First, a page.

Fired worker’s attempt to toss out termination clause foiled

Termination clause met statutory notice requirements with broad wording that indicated intention to include what was legally required
By Jeffrey R. Smith
|Canadian Employment Law Today|Last Updated: 09/12/2018

A fired Ontario worker’s claim that the termination clause in her employment contract was not enforceable for failing to meet statutory minimum requirements and being unconscionable has been dismissed by the Ontario Superior Court of Justice.

Althea Burton joined Toronto law firm Aronovitch McCauley Rollo LLP (AMR) on March 3, 2003, as a legal assistant. After she completed a probationary period, Burton was enrolled in a group benefit program provided by a third-party insurer that was completely funded by AMR.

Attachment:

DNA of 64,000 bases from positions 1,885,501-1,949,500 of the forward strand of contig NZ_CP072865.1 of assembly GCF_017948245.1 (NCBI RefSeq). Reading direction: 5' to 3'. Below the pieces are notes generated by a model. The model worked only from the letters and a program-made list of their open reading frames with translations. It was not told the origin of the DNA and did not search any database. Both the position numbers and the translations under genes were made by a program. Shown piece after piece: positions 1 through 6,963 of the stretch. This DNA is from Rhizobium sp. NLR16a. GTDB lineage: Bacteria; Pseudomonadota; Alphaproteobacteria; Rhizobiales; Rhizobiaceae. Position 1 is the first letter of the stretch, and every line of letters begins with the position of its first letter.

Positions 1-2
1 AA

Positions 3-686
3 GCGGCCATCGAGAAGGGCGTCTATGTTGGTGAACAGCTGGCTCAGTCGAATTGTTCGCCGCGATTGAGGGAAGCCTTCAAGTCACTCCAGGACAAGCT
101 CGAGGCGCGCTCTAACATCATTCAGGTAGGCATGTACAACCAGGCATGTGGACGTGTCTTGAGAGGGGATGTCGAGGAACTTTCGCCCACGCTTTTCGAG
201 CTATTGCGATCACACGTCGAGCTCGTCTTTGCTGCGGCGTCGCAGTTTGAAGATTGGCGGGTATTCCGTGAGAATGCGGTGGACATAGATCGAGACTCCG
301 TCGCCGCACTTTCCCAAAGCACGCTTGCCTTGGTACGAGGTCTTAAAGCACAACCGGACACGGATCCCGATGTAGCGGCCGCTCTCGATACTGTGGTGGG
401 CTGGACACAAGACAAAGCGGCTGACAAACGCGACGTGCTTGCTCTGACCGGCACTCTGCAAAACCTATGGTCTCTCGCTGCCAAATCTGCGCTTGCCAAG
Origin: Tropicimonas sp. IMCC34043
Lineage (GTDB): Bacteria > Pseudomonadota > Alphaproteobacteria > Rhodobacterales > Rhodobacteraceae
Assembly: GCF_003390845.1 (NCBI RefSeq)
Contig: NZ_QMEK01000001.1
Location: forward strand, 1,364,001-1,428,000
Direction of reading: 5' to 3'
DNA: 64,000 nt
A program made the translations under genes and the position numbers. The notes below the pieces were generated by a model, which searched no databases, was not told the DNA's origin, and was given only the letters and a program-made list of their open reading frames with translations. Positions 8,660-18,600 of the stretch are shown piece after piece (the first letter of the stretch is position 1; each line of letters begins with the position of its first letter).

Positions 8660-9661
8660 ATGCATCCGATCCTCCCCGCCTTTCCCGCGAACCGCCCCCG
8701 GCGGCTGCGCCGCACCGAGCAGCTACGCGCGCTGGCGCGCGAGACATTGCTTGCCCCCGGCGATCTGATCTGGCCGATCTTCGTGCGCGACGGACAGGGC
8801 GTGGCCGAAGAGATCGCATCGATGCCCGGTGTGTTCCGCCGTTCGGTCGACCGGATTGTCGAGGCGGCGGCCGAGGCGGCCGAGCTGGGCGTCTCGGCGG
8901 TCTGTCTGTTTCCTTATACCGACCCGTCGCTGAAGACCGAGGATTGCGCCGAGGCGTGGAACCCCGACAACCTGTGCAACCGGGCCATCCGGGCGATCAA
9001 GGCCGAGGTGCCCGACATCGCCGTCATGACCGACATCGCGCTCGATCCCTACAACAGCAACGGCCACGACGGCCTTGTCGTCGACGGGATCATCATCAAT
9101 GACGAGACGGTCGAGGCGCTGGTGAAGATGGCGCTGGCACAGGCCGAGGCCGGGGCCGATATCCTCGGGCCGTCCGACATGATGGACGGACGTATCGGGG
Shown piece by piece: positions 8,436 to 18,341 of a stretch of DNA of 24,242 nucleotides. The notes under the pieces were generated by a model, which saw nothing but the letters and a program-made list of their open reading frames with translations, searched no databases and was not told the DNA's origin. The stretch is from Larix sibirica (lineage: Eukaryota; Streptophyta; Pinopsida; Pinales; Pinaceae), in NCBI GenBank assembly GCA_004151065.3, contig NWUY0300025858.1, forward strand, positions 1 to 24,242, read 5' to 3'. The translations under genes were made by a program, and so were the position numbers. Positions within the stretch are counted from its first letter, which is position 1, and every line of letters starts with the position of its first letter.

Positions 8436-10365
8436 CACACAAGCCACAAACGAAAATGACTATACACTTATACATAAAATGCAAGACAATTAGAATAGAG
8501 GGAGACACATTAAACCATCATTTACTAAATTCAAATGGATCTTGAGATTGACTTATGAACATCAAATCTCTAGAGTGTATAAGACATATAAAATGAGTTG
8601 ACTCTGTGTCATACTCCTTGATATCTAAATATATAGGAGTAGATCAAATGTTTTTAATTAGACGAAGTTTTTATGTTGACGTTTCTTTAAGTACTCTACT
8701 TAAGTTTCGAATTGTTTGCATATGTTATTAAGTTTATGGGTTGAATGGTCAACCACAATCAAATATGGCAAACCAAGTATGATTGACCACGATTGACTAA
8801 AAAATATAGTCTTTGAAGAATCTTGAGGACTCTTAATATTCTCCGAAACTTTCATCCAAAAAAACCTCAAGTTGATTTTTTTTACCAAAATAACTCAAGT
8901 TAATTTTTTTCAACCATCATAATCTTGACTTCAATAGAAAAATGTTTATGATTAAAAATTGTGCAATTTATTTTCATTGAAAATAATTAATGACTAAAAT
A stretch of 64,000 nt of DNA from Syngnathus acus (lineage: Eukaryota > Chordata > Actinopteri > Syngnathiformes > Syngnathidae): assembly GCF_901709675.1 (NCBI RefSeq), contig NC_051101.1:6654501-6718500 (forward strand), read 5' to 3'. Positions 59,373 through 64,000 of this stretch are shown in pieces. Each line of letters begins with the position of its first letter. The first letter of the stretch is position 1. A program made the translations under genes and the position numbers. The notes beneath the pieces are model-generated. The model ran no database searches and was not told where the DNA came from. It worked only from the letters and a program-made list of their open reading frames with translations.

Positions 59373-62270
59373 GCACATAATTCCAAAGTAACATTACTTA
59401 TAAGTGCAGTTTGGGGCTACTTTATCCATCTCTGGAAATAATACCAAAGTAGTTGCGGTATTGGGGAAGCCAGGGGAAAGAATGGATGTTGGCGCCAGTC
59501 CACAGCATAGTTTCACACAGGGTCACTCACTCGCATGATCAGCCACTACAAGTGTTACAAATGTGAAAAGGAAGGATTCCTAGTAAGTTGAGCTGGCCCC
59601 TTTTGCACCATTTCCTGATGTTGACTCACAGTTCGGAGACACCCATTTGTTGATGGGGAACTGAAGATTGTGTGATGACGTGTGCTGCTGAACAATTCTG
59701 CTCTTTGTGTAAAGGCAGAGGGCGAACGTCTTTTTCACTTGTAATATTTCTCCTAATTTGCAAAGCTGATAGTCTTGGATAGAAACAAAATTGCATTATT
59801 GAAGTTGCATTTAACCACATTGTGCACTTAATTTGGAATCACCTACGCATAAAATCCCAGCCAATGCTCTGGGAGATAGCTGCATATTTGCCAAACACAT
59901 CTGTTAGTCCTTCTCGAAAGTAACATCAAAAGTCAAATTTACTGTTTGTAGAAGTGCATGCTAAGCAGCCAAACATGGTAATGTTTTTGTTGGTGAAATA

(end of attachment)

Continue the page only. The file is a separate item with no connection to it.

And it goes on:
Burton’s employment contract included a termination clause that allowed the firm to terminate her employment without cause by providing her with “severance pay in accordance with the Employment Standards Act, as amended, and any successor legislation, if so required as at the time of a non-cause termination.” The clause also clarified that if the amount she received in such a termination were less that the legislative entitlement, she would be given “notice, severance pay, and any other payment required by the relevant legislation in force at the time of the termination.” The contract also included a confidentiality clause.